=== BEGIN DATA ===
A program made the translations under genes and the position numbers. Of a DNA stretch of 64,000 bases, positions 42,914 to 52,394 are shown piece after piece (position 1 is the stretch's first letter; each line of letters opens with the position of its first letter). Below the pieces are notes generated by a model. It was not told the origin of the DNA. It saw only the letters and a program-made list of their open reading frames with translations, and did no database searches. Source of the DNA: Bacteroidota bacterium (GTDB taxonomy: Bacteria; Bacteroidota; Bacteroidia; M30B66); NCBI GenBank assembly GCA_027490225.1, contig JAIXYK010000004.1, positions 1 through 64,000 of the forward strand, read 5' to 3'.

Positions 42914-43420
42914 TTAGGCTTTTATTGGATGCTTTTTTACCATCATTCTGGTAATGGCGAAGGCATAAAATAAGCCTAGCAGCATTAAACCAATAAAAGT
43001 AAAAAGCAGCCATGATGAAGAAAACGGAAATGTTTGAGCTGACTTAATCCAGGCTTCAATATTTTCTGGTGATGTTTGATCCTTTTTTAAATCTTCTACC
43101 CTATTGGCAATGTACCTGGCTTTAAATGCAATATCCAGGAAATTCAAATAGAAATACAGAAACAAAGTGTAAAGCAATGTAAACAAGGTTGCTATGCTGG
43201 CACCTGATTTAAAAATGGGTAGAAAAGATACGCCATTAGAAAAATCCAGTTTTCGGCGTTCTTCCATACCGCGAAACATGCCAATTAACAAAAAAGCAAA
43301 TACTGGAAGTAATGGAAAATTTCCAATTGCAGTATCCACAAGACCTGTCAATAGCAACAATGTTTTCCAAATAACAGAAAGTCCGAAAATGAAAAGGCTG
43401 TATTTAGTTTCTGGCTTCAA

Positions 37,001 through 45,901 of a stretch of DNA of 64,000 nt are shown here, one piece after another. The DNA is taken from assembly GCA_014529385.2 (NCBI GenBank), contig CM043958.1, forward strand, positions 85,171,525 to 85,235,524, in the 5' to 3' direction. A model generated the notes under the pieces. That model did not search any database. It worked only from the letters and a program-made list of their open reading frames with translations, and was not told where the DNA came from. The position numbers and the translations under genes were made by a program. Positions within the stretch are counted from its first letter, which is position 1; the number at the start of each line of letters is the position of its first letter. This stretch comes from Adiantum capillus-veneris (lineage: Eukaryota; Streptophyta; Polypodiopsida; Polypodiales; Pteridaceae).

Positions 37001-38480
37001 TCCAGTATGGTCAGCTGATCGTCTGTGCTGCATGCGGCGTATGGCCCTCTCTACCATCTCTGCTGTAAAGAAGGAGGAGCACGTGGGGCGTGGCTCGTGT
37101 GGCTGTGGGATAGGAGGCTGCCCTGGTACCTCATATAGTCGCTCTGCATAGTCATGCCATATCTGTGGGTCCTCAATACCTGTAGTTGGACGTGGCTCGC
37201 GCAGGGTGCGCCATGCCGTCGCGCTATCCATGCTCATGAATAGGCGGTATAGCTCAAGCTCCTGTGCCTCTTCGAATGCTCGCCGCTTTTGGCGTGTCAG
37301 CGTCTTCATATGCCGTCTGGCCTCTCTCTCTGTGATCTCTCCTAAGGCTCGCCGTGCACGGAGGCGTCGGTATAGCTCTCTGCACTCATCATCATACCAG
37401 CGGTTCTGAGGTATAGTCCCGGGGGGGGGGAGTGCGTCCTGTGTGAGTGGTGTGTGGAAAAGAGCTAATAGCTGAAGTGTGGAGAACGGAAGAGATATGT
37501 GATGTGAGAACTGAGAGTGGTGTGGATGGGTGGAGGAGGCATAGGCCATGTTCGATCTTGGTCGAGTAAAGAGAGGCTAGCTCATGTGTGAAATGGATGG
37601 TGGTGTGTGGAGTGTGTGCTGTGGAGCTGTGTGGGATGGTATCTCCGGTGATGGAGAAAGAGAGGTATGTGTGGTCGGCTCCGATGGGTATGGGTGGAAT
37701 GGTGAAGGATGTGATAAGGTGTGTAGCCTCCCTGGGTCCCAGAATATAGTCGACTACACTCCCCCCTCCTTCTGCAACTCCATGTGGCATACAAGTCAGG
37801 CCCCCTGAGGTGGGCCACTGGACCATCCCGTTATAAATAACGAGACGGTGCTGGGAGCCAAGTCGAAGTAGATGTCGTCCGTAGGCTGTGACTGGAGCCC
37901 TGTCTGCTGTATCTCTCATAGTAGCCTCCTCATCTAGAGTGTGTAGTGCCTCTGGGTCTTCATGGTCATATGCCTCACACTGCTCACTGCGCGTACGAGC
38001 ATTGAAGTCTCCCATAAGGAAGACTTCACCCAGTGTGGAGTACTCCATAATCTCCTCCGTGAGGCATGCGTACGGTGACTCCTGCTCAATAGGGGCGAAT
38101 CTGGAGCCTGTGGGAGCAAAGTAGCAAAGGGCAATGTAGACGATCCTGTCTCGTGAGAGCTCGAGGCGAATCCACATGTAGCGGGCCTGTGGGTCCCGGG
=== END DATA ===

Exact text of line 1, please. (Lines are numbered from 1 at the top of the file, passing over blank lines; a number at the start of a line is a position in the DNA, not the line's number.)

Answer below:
A program made the translations under genes and the position numbers. Of a DNA stretch of 64,000 bases, positions 42,914 to 52,394 are shown piece after piece (position 1 is the stretch's first letter; each line of letters opens with the position of its first letter). Below the pieces are notes generated by a model. It was not told the origin of the DNA. It saw only the letters and a program-made list of their open reading frames with translations, and did no database searches. Source of the DNA: Bacteroidota bacterium (GTDB taxonomy: Bacteria; Bacteroidota; Bacteroidia; M30B66); NCBI GenBank assembly GCA_027490225.1, contig JAIXYK010000004.1, positions 1 through 64,000 of the forward strand, read 5' to 3'.